Here's a closeup of one of the windows:

DSC_0006_zps02b4c072.jpg

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ElgaKoster

Oh my, that is small, your 1/144 scale houses was some of the first I saw many years ago in one of the British magazines and I have admired your work ever since, I couldn't believe the amount of detail you put into these tiny structures...awesome work!

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NellCorkin

DSC_0001_zps024e1fe6.jpgHere's the house as I began to assemble it. All of the doors and windows, including the modern door with the tiny panes, were scratch built from styrene. The porch roof is lying next to the house.

 

The biggest challenge I faced was replicating the stone wall around the porch; a very prominent feature.

DSC_0031_zpsa9498a45.jpgI didn't really want to sculpt and paint individual stones, and was concerned that even if I did, the wall wouldn't look "right". The solution finally was to use a photograph of the the stones (this very one, in fact) and give it the needed texture by building up dots of acrylic matte medium on top of each stone. It took considerable time, but worked very nicely.

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That is a great solution. I learned how indispensable matte medium is at Guild School, in a class by Hiroyuki Kimura.

We built up areas on bonsai, built up detail on stems on a caladium, etc. I can totally see it working beautifully for your stones.

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NellCorkin

Here's the finished house, prior to landscaping. You can see the texture on the stones, even in the photo. I used photos of the actual windows behind the frames, so the curtains would match the real ones.DSC_0003_zpsd9bec6b9.jpg

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ElgaKoster

Nell, it is amazing how you capture the detail in this scale, your house looks great and just like the real one.

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Debora Beijerbacht

So many neat little things you do to duplicate this properly it in this scale! Even the roof trim is there! It's just amazing! Truly a field on it's own. I've great admiration for all the challenge you're faced with in this scale, and all the various solutions you must have figured out to overcome them all.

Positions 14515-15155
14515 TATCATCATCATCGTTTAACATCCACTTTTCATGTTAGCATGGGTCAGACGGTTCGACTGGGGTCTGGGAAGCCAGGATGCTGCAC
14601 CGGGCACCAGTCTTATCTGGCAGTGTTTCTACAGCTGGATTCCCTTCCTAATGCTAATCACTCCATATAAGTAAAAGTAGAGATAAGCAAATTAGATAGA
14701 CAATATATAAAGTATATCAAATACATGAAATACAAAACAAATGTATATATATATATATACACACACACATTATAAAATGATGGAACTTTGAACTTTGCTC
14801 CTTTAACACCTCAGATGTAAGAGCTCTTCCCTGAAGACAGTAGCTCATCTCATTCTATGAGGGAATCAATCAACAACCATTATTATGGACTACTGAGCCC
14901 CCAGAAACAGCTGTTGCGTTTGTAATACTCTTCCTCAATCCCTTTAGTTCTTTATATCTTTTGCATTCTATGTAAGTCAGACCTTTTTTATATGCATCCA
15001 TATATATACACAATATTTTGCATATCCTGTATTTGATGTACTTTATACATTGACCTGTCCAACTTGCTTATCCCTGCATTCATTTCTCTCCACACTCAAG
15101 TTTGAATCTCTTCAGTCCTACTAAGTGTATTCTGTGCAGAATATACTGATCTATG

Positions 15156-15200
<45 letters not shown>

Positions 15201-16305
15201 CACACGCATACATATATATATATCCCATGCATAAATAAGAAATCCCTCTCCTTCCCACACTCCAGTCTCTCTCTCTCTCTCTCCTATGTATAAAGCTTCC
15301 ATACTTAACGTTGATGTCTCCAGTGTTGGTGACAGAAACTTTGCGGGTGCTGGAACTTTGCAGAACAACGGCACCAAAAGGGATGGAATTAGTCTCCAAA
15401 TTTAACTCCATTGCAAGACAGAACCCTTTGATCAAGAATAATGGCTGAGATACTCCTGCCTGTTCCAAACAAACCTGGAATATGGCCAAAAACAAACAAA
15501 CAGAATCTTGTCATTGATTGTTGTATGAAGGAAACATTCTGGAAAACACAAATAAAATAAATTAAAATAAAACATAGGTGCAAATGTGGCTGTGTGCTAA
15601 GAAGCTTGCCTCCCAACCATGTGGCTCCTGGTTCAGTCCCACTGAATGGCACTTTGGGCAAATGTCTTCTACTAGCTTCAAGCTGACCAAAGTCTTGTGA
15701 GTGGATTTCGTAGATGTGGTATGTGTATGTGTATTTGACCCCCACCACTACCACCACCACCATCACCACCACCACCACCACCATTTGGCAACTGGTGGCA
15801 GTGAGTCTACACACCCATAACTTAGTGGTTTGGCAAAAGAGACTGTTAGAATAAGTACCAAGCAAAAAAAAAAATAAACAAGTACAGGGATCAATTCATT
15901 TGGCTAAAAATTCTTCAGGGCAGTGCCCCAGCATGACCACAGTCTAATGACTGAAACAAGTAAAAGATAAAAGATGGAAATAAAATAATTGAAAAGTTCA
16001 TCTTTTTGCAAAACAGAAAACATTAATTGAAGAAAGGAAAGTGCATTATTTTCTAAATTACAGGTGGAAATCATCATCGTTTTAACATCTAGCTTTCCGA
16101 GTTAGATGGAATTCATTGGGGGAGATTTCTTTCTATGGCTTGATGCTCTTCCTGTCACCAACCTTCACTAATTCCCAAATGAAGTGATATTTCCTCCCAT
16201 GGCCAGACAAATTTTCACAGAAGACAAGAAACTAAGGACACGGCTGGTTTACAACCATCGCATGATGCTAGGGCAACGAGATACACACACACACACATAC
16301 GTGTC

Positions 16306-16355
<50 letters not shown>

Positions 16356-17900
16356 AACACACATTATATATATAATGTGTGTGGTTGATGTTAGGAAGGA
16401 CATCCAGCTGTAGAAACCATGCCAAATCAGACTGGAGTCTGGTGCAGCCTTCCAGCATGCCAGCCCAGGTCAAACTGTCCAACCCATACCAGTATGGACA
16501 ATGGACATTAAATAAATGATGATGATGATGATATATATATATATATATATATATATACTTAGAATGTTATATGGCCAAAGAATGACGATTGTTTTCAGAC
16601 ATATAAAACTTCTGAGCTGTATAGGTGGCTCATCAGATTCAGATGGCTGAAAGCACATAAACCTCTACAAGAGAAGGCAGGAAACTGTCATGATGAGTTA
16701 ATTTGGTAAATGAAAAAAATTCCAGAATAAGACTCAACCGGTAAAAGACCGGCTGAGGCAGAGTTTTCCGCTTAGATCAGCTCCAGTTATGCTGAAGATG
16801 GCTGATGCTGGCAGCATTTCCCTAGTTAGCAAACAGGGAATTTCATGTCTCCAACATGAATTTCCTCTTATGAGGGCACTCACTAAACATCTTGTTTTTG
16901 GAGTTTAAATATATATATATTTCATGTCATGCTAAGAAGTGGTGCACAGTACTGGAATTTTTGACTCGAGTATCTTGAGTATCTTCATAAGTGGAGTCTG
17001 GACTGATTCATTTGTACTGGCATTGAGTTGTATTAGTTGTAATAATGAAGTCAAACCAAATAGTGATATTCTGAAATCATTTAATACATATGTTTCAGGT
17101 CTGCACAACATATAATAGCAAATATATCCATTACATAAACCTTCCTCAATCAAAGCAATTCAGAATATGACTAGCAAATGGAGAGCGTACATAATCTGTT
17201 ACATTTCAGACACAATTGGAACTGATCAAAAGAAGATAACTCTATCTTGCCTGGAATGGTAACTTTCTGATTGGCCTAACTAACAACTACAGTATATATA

Looking forward to see you progress. 

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Wm. R. Robertson

Wonderful!...... Does doing this ever make you feel like a giant or wonder why the real house you live in is SO big?

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Catherine Ronan

WOW! It is fantastic! I love how you have made all the small details of the RL house. The stone looks great. I look forward to seeing it finished.

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Josje Veenenbos

How wonderful to see these progress pictures!  I enjoyed reading how you build up the stones out of matte acrylic medium.  That is something I will have to remember for future use on some project.  Thank you for sharing!

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NellCorkin

DSC_0004_zps13b3b87b.jpgJust realized I hadn't shown the back side of the house, so here it is! It has the kind of cellar door that allows for coal delivery - typical of houses of this era in Michigan.

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Catherine Ronan

I love it. You have done such a beautiful job. The landscaping is wonderful.  I see you  have put the tree that is in the photo of the RL house in just the right place in the 1: 144 version.

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Josje Veenenbos

Wonderful!  I love all the detail, like the tiling on the porch roof.  I bet your customer is going to be (or is already) thrilled to see it!

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Warren Barnard

Absolutley beautiful, you have captured the house amazingly, but to me the grass takes away from the house. The trees add bimho the grass feels long and in needing of a mow, very model train like, unless this is what you were after and it captures it perfectly. This is not a criticism, just an observation. I have been following and been inspired by your work and I find 144th just to small for me to work in nowadays so congratulations on your amazing work.